A Gift of Dharma for 11.14.09

PonlopPic-12-07Today’s quote comes to us from yet another of my former Naropa University professors: The 7th Dzogchen Ponlop Rinpoche, Karma Sungrap Ngedon Tenpa Gyaltsen.

Ponlop Rinpoche was born in 1965 at Rumtek Monastery, the seat of His Holiness the Gyalwa Karmapa, in Sikkim, India. His father was Dhamchö Yongdu, the General Secretary of His Holiness the 16th Gyalwang Karmapa, and his mother is Lekshey Drolma, who “comes from a family of intellectuals and artists.” His Holiness the Karmapa prophesized the birth and recognized him as the seventh in the line of Dzogchen Ponlop incarnations.  He was formerly enthroned as the Dzogchen Ponlop Rinpoche at age three, ordained as a novice Buddhist monk at nine, and began studies at Rumtek at twelve.

According to his official biography, “he has received most of the Buddhist teachings and empowerments of the Kagyu and Nyingma traditions from His Holiness the 16th Karmapa and His Holiness Dilgo Khyentse Rinpoche.” His primary teacher, however, has been the great Khenpo Tsultrim Gyamtso Rinpoche. He also received teachings and transmissions from Khenchen Thrangu Rinpoche, Tulku Ugyen Rinpoche, Kalu Rinpoche, Alak Zenkar Rinpoche, and others.

Ponlop Rinpoche first traveled to Europe, the United States, Canada, and other parts of Asia as an attendant to His Holiness the Karmapa during his world teaching tour in 1980. The following year, “he entered the monastic college at Rumtek, Karma Shri Nalanda Institute for Higher Buddhist Studies, an affiliate of Sampurnanant Sanskrit University in Varanasi, (U.P.) India.” By 1990, he had graduated and “simultaneously earned the degree of Acharya, or Master of Buddhist Philosophy, from Sampurnanant Sanskrit University.” He also went on to study English and comparative religions at Columbia University.

Today, Rinpoche resides in Seattle, but maintains an international presence. He is the founder of Nitartha International, which was created “to assist in the integration of computer technology with traditional Tibetan scholarship.”  He is also the founder of Nalandabodhi, which was created “to preserve the genuine lineage of the Nyingma and Kagyu Schools of Tibetan Buddhism.”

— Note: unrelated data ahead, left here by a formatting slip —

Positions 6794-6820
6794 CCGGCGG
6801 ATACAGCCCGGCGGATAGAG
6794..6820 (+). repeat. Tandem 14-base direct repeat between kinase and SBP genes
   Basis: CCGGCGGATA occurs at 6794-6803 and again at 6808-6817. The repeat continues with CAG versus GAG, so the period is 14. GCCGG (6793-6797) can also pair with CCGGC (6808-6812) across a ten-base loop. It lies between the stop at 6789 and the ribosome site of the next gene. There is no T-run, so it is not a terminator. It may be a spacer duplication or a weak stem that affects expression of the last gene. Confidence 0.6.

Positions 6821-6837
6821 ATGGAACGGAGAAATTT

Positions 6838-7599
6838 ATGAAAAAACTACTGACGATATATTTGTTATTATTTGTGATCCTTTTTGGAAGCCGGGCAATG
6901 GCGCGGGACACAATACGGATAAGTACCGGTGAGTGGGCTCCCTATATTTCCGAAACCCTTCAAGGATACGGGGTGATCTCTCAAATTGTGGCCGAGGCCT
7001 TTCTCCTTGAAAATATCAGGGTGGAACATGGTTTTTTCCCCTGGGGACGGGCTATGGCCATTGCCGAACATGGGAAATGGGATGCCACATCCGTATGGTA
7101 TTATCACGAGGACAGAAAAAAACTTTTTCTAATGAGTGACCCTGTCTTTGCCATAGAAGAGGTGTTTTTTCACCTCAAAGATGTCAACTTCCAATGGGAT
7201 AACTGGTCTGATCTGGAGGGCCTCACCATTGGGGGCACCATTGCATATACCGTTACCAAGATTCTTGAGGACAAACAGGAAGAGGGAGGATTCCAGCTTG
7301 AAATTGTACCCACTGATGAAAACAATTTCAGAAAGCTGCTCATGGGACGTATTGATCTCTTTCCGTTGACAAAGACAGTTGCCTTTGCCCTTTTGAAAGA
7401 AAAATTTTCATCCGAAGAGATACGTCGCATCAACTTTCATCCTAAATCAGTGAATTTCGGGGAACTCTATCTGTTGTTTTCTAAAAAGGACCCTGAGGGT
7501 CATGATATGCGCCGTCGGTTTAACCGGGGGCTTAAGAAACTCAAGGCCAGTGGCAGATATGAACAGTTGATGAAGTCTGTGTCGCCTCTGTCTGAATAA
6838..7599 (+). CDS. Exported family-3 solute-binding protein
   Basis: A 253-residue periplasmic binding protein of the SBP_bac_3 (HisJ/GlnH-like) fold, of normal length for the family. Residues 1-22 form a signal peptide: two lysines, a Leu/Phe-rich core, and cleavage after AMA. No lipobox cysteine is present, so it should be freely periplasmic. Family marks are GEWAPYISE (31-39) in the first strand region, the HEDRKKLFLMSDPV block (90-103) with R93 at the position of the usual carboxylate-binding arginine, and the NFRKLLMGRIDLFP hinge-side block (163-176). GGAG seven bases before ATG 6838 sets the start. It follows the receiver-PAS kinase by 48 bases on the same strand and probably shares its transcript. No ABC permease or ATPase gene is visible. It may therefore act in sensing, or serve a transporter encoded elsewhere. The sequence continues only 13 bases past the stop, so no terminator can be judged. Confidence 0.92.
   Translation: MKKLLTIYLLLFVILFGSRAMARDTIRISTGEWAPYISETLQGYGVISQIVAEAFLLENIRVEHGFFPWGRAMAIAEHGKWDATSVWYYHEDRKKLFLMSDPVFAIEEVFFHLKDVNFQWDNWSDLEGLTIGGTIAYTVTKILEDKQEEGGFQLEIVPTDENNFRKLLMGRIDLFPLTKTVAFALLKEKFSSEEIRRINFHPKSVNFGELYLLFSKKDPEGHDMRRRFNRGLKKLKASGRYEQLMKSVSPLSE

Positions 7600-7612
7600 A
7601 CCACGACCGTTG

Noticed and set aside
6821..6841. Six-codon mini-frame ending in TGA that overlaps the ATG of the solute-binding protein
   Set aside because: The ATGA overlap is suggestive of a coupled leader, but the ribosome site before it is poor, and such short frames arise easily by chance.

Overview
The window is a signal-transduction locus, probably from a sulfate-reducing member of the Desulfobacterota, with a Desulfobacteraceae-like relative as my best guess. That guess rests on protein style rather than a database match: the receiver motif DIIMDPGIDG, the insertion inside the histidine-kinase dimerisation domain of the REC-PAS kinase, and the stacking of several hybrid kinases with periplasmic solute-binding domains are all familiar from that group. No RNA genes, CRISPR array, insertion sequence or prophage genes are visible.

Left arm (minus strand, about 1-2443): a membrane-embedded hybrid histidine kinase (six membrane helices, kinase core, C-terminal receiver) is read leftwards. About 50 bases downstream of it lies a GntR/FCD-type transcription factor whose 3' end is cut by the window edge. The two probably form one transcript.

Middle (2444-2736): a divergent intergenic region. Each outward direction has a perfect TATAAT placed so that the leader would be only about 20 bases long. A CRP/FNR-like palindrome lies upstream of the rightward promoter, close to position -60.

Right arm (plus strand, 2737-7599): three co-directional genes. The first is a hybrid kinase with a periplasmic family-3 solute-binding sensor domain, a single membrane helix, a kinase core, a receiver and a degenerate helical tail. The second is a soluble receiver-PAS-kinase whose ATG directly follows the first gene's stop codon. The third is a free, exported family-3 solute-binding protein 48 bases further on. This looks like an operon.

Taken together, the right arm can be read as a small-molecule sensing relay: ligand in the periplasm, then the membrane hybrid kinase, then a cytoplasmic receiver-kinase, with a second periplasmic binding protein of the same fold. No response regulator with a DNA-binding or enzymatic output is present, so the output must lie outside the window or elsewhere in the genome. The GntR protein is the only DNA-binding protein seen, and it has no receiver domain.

In 1998, at request of His Holiness the 17th Karmapa, he became director of the Kamalashila Institute of Germany. Then, in 2003, under the supervision of Khenchen Tsultrim Gyamtso Rinpoche, he founded Nalanda West, “a new international events center for Nalandabodhi in Seattle, Washington as a place for the genuine teachings and transmission of the pure wisdom of Buddhism to the west.”

In addition, he also helped to establish the Nitartha Institute, “which provides a focused Buddhist studies program.” Ponlop Rinpoche is also abbot of Dzogchen Monastery, and he supervises the website Nalandabodhi.org.

A prolific author, he has written such books as Mind Beyond DeathPenetrating Wisdom: The Aspiration Prayer of Samantabhadra, and Wild Awakening: The Heart of Mahamudra and Dzogchen.  He is also the publisher of Bodhi Magazine.

Here’s the quote–it’s something Rinpoche said as part of a forum on “How to Be a Student” for the Winter 2005 issue of Buddhadharma:  The Practitioner’s Quarterly:

We are always taught that we have to rely on the guru up to a certain point, then we have to rely on our inner guru. That wisdom of being able to be your own guru comes from the blessings, the kindness, of your own teacher. Therefore, you are never parted from your teacher. On the other hand, we must go through the pain of growing up, which is like leaving home. There is a sense of loneliness, but it’s a valuable kind of loneliness, because we are growing up spiritually. The loneliness is a quite profound experience.

[Image via Snow Lion Publications.]

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18 thoughts on “A Gift of Dharma for 11.14.09

  1. The truth of that just really, really resonates with me. That’s my understanding of spiritual direction: trying to nurture and evoke that inner guru. And, absolutely, there’s an enormous growing-up component to learning to trust inner wisdom.

    Thanks so much for this.

  2. Rinpoche is my teacher and I am so happy for that… but I recognize that I won’t always have him here. That’s hard to contemplate, but it’s the truth. I am going through my “mid-life crisis” or whatever the heck it is and Rinpoche’s advice is making it so much better. At the same time, I’m figuring out a lot of it myself. I tend to imagine myself asking Rinpoche a question and the answer “he” provides is almost always helpful. Which tells me that he’s here with me whether he’s “here” or not! ;-)

    What’s really important is that we see the truth for ourselves. No amount of hearsay evidence will satisfy us anyway. So we need to see for ourselves. Though, I must admit, it’s quite consoling having a spiritual friend – no, many spiritual friends – accompanying on my journey until we can’t go any further together. Then we get to really know! It’s not tragic or anything and who knows? Maybe we WILL all meet again! ;-)

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